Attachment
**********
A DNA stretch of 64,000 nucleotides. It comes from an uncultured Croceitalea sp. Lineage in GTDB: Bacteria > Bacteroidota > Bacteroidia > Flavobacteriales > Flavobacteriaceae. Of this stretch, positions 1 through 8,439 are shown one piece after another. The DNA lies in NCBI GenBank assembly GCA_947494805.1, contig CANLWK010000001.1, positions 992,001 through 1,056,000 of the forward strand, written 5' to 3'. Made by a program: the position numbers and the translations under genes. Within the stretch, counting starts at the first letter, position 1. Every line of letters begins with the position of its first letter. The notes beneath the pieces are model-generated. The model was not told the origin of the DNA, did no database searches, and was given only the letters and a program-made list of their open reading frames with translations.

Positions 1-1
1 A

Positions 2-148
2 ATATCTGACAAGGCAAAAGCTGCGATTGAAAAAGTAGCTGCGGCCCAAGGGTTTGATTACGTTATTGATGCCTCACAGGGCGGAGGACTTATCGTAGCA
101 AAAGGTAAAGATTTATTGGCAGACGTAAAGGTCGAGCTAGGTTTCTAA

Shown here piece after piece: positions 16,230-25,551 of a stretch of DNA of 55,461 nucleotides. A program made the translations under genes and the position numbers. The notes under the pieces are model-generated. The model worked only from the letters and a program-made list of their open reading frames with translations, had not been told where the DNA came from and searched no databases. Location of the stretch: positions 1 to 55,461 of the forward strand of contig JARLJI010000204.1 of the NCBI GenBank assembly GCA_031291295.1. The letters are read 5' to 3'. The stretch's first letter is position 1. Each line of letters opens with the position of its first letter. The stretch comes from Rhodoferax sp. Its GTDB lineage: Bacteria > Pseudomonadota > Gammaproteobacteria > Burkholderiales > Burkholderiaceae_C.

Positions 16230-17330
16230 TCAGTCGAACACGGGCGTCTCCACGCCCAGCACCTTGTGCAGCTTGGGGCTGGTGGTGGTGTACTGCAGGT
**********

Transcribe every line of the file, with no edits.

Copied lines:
A DNA stretch of 64,000 nucleotides. It comes from an uncultured Croceitalea sp. Lineage in GTDB: Bacteria > Bacteroidota > Bacteroidia > Flavobacteriales > Flavobacteriaceae. Of this stretch, positions 1 through 8,439 are shown one piece after another. The DNA lies in NCBI GenBank assembly GCA_947494805.1, contig CANLWK010000001.1, positions 992,001 through 1,056,000 of the forward strand, written 5' to 3'. Made by a program: the position numbers and the translations under genes. Within the stretch, counting starts at the first letter, position 1. Every line of letters begins with the position of its first letter. The notes beneath the pieces are model-generated. The model was not told the origin of the DNA, did no database searches, and was given only the letters and a program-made list of their open reading frames with translations.

Positions 1-1
1 A

Positions 2-148
2 ATATCTGACAAGGCAAAAGCTGCGATTGAAAAAGTAGCTGCGGCCCAAGGGTTTGATTACGTTATTGATGCCTCACAGGGCGGAGGACTTATCGTAGCA
101 AAAGGTAAAGATTTATTGGCAGACGTAAAGGTCGAGCTAGGTTTCTAA

Shown here piece after piece: positions 16,230-25,551 of a stretch of DNA of 55,461 nucleotides. A program made the translations under genes and the position numbers. The notes under the pieces are model-generated. The model worked only from the letters and a program-made list of their open reading frames with translations, had not been told where the DNA came from and searched no databases. Location of the stretch: positions 1 to 55,461 of the forward strand of contig JARLJI010000204.1 of the NCBI GenBank assembly GCA_031291295.1. The letters are read 5' to 3'. The stretch's first letter is position 1. Each line of letters opens with the position of its first letter. The stretch comes from Rhodoferax sp. Its GTDB lineage: Bacteria > Pseudomonadota > Gammaproteobacteria > Burkholderiales > Burkholderiaceae_C.

Positions 16230-17330
16230 TCAGTCGAACACGGGCGTCTCCACGCCCAGCACCTTGTGCAGCTTGGGGCTGGTGGTGGTGTACTGCAGGT